Does anything eat wasps? And 101 other questions

Does anything eat wasps? And 101 other questions
Mick O’Hare (ed) 
London, UK: Profile Books | 2005 | 218 pp | ?7.99 (SB) | ISBN 1861979738 

Reviewed by Tony Stubbings

Does anything eat wasps? sounds like a question that David Attenborough would answer using a very small camera strapped to the insect’s back, but it is in fact a collection of over 100 questions and answers from the Last Word column in New Scientist; this is reckoned to be the most popular part of the magazine after the job pages. Readers send in thousands of questions each year hoping that they will be answered and this book is a collection of the most interesting, idiosyncratic and baffling. It follows the previous similar collections The Last Word (1998) and The Last Word 2 (2000) (both still in print from Oxford University Press). 

Questions asked include: Why do bruises go through a range of colours? Why do people have eyebrows? Does beheading hurt? And, of course, does anything eat wasps? Most of the questions have several answers, each looking at the problem from a different angle, and many involving the application of chemistry. Some of the answers are very complex and reveal a deep understanding of how science is involved in our everyday lives, while others are short and humorous. For example the question How long can I live on beer alone? has a long answer covering human nutritional requirements with historical anecdotes, but there is also the short answer: ’I’m 39 and still alive’.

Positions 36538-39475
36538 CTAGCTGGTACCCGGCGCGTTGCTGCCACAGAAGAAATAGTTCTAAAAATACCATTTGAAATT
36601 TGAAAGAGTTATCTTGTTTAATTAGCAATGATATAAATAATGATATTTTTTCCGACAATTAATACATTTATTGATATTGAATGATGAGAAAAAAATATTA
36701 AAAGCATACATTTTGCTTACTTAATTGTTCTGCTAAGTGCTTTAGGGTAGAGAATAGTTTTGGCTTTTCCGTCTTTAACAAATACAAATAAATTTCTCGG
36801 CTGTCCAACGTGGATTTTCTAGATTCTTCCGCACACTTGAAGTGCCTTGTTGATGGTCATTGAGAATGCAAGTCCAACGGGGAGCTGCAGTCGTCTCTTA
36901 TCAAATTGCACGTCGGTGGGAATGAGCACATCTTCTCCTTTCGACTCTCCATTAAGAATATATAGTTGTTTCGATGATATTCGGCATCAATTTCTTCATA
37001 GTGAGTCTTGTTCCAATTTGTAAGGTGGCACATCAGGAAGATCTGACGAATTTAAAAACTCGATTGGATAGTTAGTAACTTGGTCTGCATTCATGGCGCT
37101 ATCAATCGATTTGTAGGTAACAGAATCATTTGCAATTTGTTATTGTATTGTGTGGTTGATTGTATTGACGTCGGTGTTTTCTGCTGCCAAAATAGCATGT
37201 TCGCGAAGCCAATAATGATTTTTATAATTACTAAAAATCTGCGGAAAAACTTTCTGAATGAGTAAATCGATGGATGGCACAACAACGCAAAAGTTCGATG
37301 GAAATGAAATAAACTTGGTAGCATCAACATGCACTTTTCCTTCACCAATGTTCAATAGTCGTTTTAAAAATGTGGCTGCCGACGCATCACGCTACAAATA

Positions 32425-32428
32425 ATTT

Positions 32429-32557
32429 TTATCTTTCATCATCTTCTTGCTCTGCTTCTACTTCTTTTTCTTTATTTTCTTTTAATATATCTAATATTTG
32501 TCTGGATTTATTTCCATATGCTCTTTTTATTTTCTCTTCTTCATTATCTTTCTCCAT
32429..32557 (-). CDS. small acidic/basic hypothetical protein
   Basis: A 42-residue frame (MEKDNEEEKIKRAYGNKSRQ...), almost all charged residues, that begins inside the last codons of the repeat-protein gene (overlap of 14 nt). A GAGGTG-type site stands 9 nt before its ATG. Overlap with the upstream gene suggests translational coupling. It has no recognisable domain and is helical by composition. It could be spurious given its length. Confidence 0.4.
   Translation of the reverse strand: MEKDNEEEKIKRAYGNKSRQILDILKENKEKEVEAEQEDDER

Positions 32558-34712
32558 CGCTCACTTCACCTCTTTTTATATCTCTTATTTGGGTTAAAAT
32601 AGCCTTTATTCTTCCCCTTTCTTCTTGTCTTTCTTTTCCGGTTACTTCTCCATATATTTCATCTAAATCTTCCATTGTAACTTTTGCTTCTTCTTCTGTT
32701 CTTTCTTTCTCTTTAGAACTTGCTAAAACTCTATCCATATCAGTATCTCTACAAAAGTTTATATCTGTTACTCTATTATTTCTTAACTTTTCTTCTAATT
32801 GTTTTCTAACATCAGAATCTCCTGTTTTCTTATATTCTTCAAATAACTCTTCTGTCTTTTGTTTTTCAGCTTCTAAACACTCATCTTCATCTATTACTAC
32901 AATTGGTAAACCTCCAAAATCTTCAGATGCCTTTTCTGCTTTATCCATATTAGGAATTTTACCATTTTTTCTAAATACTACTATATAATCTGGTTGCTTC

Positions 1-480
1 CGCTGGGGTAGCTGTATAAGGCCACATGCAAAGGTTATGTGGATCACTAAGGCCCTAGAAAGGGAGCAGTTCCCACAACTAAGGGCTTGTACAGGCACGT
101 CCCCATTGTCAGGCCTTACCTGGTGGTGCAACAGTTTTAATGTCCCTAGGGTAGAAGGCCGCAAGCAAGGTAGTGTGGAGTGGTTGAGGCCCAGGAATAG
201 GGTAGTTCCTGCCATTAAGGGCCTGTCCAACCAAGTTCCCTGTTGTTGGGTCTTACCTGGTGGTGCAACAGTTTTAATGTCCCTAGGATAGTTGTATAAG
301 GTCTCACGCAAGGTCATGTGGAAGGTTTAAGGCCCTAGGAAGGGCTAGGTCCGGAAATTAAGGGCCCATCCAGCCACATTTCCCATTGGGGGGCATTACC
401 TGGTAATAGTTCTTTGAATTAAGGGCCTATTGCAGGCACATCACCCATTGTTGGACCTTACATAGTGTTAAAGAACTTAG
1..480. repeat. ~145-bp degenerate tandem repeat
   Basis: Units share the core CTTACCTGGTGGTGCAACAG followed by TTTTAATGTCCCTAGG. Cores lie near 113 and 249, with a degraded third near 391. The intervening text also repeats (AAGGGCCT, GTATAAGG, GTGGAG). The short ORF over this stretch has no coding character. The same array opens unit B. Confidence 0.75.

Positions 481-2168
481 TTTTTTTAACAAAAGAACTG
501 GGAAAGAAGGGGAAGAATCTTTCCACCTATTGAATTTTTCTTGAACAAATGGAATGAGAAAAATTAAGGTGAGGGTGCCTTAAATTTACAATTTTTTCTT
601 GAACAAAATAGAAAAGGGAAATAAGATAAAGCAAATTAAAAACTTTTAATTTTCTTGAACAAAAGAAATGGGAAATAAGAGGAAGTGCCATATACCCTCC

This a very enjoyable and interesting book, revealing that no question is too silly to ask and that science can be applied in several ways to provide both useful and useless answers.